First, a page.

Butterfield v. Forrester

Butterfield v. Forrester - though Forrester was negligent ,...

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Cause of Action: Negligence – Contributory Negligence Title and Citation: Butterfield v. Forrester , 11 East. 60, (K.B. 1809) Identities of the Parties: PL Butterfield was riding on his horse when he hit something on the road that was left by D. Procedural History: Facts: Forrester was working on his house and left a large pole lying in the road. Butterfield came riding along on his horse and the horse tripped over the pole and fell causing PL to endure serious injuries. A witness state if the pl had not been riding so he would have observed the pole. There was no evidence the pl was intoxicated at the time. Issue: Whether the PL has a duty of care to avoid the negligent acts of the df? Holding and Rule: The Court found that if Butterfield had used ordinary care he would have been able to avoid the obstruction, therefore the accident was entirely his fault. Even
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Unformatted text preview: though Forrester was negligent , the accident would not have occurred without Butterfield's negligence . Both parties were therefore equally at fault for the accident. PL’s negligence was held to bar recovery. Court’s Reasoning: An obstruction left in the road by the fault of the D will not cause D to be totally liable if PL does not use ordinary care to avoid it. One person at fault will not dispense with the requirement that another person use ordinary car for himself. Riding a horse as fast as it could go through the streets, near dark is not the exercise of ordinary care. A person cannot ride upon a hazard and expect the other to be solely at fault when he shares in the fault. Judgment and Order: PL was contributory at fault with D so no recovery. Comments: Known as the first case that shows contributory negligence....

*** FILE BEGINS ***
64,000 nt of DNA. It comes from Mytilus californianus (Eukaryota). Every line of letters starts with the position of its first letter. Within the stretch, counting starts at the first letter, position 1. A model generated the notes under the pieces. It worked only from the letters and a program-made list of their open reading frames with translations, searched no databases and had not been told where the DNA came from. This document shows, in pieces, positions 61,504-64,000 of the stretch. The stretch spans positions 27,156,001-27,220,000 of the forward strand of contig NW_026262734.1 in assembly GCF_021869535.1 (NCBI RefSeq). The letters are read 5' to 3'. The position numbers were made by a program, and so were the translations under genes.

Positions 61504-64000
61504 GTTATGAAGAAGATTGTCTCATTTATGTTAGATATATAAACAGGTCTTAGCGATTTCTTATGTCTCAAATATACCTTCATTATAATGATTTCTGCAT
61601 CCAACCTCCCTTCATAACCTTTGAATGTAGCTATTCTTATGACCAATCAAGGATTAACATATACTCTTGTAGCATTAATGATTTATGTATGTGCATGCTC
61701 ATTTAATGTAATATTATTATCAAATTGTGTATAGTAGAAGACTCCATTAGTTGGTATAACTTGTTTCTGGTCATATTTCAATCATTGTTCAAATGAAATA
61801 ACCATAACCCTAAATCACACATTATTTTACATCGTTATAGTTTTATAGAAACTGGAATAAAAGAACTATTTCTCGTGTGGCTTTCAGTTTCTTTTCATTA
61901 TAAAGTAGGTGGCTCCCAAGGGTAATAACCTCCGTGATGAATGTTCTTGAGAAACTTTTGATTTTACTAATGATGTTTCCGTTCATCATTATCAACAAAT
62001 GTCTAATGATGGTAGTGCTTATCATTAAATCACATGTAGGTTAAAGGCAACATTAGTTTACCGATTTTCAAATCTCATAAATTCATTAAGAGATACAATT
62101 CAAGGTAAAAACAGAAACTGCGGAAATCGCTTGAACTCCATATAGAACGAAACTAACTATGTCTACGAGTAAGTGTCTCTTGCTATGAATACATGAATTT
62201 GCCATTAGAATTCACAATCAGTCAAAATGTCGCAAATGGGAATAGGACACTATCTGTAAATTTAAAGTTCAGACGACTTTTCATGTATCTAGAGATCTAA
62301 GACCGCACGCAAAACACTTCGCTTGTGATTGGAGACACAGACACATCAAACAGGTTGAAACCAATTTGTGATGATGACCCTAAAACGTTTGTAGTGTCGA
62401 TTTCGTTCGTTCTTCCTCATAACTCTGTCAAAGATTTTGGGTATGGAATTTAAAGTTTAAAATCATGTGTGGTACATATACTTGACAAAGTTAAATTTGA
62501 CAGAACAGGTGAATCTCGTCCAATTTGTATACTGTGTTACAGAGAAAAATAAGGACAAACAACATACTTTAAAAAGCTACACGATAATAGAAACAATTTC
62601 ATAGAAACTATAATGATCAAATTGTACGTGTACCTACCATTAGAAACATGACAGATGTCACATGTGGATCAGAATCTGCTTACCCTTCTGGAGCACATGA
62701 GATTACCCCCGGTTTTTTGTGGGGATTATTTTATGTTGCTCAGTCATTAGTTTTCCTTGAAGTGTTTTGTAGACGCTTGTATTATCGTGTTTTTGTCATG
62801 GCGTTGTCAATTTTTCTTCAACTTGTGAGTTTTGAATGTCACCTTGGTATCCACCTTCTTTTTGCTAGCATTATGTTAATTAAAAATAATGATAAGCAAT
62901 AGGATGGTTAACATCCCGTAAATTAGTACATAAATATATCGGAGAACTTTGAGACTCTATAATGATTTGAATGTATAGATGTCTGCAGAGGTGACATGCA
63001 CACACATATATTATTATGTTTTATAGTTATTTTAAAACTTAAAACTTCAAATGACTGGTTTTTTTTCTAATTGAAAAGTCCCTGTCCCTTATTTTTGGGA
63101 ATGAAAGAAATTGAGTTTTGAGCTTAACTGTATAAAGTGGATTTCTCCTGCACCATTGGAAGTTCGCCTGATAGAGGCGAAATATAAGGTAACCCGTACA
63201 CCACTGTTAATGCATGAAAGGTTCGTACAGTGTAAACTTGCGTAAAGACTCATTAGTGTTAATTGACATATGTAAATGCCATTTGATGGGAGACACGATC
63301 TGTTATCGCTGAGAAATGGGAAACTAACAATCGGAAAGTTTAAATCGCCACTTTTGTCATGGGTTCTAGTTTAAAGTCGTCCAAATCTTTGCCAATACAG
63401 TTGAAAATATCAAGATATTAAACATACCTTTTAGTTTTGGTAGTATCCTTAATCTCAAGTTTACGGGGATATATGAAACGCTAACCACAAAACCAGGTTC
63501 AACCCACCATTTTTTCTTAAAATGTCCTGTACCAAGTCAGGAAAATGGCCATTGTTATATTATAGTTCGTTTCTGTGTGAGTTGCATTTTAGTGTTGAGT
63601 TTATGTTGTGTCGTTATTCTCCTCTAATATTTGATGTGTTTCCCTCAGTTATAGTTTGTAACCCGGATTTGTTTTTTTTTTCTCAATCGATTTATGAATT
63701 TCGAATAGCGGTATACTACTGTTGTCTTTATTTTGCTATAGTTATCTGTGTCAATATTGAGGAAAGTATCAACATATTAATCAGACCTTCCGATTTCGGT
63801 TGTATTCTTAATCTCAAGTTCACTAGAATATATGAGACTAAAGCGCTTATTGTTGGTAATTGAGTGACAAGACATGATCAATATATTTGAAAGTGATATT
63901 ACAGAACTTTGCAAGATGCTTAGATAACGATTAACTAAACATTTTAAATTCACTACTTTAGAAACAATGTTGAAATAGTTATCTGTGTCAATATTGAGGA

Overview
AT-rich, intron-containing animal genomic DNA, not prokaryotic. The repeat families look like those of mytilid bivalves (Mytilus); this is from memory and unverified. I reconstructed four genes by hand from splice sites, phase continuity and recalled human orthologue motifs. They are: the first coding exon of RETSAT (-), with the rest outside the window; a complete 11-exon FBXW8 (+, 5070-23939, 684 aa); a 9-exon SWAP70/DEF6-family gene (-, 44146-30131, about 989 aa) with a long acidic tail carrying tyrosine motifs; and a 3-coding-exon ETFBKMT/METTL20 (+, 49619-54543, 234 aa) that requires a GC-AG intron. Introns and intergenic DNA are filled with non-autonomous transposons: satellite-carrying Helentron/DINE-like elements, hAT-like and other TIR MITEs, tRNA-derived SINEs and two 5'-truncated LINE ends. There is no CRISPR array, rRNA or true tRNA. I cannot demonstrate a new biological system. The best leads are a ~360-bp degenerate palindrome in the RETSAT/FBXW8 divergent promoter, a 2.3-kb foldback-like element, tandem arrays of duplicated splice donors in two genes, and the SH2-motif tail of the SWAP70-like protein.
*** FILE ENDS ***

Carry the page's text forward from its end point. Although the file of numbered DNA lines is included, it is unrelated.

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This note was uploaded on 04/13/2008 for the course HISTORY 101 taught by Professor Jenkins during the Spring '08 term at Rutgers.

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